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Biomimicry: Observing and Learning from Nature’s Genius on July 11

Biomimicry is studying a leaf to invent a better solar cell, or a bird beak that inspires an efficient fast-speed train. The Natural History Institute in Prescott will be presenting “Biomimicry: Observing and Learning from Nature’s Genius” presented by Lily Urmann on Thursday, July 11 at 7 p.m., 126 N. Marina St. in Prescott.

Biomimicry is studying a leaf to invent a better solar cell, or a bird beak that inspires an efficient fast-speed train. The Natural History Institute in Prescott will be presenting “Biomimicry: Observing and Learning from Nature’s Genius” presented by Lily Urmann on Thursday, July 11 at 7 p.m., 126 N. Marina St. in Prescott.

The Natural History Institute in Prescott will be presenting “Biomimicry: Observing and Learning from Nature’s Genius” presented by Lily Urmann on Thursday, July 11 at 7 p.m. The event will take place at 126 N. Marina St. in Prescott.

Biomimicry is the conscious emulation of life’s genius, and offers a new perspective for a sustainable future by asking the question: what lessons can we learn from the natural world? By observing organisms that survive in harsh environments like the desert, we can create more efficient and low-impact designs and technologies that work for instead of against life.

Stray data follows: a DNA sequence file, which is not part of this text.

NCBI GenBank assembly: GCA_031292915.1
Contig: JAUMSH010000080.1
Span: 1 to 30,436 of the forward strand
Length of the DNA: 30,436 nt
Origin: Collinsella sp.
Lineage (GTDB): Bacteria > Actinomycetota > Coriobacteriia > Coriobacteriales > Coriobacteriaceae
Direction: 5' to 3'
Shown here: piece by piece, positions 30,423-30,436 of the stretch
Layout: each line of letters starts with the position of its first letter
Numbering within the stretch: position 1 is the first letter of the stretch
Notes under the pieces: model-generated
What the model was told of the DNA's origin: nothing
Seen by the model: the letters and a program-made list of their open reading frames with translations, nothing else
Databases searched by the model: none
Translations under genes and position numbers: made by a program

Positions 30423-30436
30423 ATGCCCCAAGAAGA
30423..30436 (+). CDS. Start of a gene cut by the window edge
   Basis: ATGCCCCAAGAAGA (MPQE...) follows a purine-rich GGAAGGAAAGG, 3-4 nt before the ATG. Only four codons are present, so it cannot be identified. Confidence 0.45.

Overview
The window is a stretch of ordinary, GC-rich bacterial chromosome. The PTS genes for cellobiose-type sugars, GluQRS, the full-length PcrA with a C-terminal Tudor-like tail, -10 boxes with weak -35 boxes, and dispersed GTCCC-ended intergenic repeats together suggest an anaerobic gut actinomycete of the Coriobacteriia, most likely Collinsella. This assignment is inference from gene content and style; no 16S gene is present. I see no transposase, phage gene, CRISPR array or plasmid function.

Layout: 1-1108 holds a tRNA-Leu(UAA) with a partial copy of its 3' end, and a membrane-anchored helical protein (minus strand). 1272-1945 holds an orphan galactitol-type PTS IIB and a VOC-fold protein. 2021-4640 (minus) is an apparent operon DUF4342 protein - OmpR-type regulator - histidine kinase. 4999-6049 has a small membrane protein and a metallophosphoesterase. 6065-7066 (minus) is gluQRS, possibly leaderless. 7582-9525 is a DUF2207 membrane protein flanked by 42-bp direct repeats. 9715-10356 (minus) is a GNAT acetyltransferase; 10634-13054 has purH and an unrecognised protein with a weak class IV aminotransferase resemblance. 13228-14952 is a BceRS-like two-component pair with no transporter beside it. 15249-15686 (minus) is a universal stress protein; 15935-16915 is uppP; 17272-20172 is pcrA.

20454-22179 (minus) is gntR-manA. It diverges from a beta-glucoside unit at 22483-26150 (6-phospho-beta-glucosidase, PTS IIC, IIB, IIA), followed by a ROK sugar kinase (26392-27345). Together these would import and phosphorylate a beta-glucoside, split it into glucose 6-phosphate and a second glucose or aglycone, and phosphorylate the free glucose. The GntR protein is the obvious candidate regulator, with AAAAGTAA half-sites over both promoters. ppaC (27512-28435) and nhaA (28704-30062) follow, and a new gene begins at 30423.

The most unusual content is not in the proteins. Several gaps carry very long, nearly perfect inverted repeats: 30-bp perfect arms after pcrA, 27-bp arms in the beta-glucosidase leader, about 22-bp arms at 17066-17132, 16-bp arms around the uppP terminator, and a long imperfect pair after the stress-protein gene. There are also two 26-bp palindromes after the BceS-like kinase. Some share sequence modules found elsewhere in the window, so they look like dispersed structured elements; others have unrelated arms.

Biomimicry is studying a leaf to invent a better solar cell, or a bird beak that inspires an efficient fast-speed train.

The core of this new field is that nature has already solved many of the challenges we are currently facing: energy use, food production, climate control, non-toxic chemistry, transportation, and more. Ultimately, biomimicry acknowledges that “life creates conditions conducive to life,” and we aim to integrate these lessons learned in our built world to be better neighbors on this planet.

Urmann will give specific examples of current desert-inspired biomimetic designs that have been developed and discuss how we can all become biomimics in our everyday lives.

Urmann is a graduate student in the Biomimicry Master’s program at Arizona State University where she is the program coordinator at the Biomimicry Center. Currently, she is helping to design and launch one of the first on-campus undergraduate certificates in biomimicry. http://biomimicry.asu.edu/

For more information, info@naturalhistoryinstitute.org, 928-863-3232 or naturalhistoryinstitute.org.

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